IP & Copyright

Why is Beyoncé Being Sued for $20 Million?

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When life hands Beyoncé lemons, she makes “Lemonade.” So how will she handle a $20 million lawsuit?

The singer is being sued by the family of a late rapper, comedian, and Youtube personality for allegedly sampling him without permission in “Formation,” a chart-topping single from her most recent album, “Lemonade.”

The song features the voice of Anthony Barré, better known by his stage name Messy Mya. Barré’s humor made him a local celebrity in New Orleans, where he lived, but he would also use his platform to discuss the short life expectancies of young black men in the city. In 2010, at 22 years old, he was shot and killed.

Recordings of his voice, pulled from a handful of his videos, can be heard at the beginning of “Formation” and in between verses. Some saw Beyoncé’s inclusion of Barré on the track as a both a tribute to New Orleans culture and commentary on the city’s violence.

But the internet sensation’s sister, Angel Barré, is seeking royalties as well as proper attribution to her brother, who is allegedly not listed in the song’s credits. Anthony Barré’s estate said they had reached out to Beyoncé before filing the suit, but she was unresponsive.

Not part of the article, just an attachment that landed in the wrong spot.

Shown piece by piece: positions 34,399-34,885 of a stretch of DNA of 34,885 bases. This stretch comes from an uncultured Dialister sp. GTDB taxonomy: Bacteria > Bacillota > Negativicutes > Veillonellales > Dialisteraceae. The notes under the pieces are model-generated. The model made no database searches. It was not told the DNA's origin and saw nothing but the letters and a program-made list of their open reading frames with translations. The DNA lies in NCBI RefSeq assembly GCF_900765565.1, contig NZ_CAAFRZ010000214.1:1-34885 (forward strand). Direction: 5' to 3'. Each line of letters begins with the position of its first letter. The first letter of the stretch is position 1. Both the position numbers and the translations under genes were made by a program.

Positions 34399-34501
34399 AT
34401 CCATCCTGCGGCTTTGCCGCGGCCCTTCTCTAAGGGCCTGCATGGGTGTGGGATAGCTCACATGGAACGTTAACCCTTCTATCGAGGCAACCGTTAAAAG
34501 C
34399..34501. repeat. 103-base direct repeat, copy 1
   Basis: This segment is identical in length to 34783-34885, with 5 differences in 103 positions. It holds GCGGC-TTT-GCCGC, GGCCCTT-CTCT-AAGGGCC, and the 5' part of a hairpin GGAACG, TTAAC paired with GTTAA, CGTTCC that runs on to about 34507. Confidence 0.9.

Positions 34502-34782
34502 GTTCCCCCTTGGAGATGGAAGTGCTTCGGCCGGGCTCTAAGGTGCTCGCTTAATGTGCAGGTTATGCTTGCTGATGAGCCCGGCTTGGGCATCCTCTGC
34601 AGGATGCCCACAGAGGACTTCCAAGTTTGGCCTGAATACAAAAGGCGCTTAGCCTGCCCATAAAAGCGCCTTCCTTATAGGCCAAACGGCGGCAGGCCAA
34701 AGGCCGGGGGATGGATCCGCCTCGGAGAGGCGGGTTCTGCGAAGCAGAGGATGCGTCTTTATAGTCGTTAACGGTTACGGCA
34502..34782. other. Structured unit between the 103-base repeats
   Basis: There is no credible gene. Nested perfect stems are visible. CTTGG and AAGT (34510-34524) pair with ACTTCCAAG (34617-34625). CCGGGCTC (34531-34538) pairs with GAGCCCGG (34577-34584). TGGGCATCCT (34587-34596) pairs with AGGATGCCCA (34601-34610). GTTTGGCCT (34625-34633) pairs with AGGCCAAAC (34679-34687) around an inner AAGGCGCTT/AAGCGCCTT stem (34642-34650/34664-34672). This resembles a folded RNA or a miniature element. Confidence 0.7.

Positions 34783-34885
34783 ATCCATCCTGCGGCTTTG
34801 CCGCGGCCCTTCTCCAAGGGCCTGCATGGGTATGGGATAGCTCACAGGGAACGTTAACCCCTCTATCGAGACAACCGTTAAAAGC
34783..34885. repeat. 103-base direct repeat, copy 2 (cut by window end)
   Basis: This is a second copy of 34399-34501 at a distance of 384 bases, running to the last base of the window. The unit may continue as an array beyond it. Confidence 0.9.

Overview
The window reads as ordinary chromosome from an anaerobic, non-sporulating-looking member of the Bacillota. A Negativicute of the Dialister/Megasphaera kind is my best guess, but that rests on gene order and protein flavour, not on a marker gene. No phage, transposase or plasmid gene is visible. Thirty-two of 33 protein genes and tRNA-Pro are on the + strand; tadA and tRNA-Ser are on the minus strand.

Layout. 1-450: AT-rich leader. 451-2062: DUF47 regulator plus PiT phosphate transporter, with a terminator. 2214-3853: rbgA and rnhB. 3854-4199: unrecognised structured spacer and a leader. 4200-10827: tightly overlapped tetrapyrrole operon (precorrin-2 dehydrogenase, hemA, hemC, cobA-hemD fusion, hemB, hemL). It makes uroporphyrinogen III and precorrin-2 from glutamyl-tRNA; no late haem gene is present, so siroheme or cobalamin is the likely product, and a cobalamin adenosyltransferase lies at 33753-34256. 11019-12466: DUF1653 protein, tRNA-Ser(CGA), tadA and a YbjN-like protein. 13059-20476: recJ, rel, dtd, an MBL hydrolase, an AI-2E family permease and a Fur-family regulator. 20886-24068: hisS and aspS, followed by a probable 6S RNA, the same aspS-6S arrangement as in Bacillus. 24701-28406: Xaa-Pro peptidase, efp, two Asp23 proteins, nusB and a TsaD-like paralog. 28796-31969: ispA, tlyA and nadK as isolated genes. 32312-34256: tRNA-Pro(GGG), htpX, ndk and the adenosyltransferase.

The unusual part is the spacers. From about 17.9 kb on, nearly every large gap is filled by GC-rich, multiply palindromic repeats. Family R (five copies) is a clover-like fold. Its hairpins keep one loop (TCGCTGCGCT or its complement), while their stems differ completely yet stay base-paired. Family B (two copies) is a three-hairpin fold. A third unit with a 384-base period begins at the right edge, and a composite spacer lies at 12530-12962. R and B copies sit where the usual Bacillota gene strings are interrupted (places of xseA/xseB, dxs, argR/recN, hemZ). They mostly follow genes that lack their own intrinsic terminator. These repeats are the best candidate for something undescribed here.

The copyright case, which was filed in Louisiana District Court, also names Sony Music and Beyoncé’s company Parkwood Entertainment as defendants. According to MTV News, the lawyers representing Barré’s estate wrote in a statement:

The Estate of Anthony Barré alleges that Beyoncé Knowles Carter, Parkwood Entertainment, LLC, Sony Music Entertainment and others produced, distributed, publicly performed, used and otherwise exploited the voice, words and performance of the late Anthony Barré, also known as Messy Mya, without authorization in the extremely popular ‘Formation’ recording. Barré was a well-known performance comedian, music artist and MC in New Orleans. He is very closely associated with the Bounce music phenomenon in New Orleans. There are more than a hundred videos documenting his performance, statements, comedic routines, etc.

According to Forbes, the popstar could potentially use the fair use doctrine, which allows certain uses of copyrighted material without permission from the owners, as a defense, because of the political statements included in “Formation.” Under the 1976 Copyright Act, reproducing work “for purposes such as criticism, comment, news reporting, teaching…scholarship, or research, is not an infringement of copyright.” This argument, however, may not hold up given how much she has profited from the song.

In September, a New York judge dismissed a separate copyright suit regarding “Lemonade,” in which a filmmaker claimed that Beyoncé had replicated scenes from one of his films in the album’s trailer and music videos.

Victoria Sheridan
Victoria is an editorial intern at Law Street. She is a senior journalism major and French minor at George Washington University. She’s also an editor at GW’s student newspaper, The Hatchet. In her free time, she is either traveling or planning her next trip abroad. Contact Victoria at VSheridan@LawStreetMedia.com.



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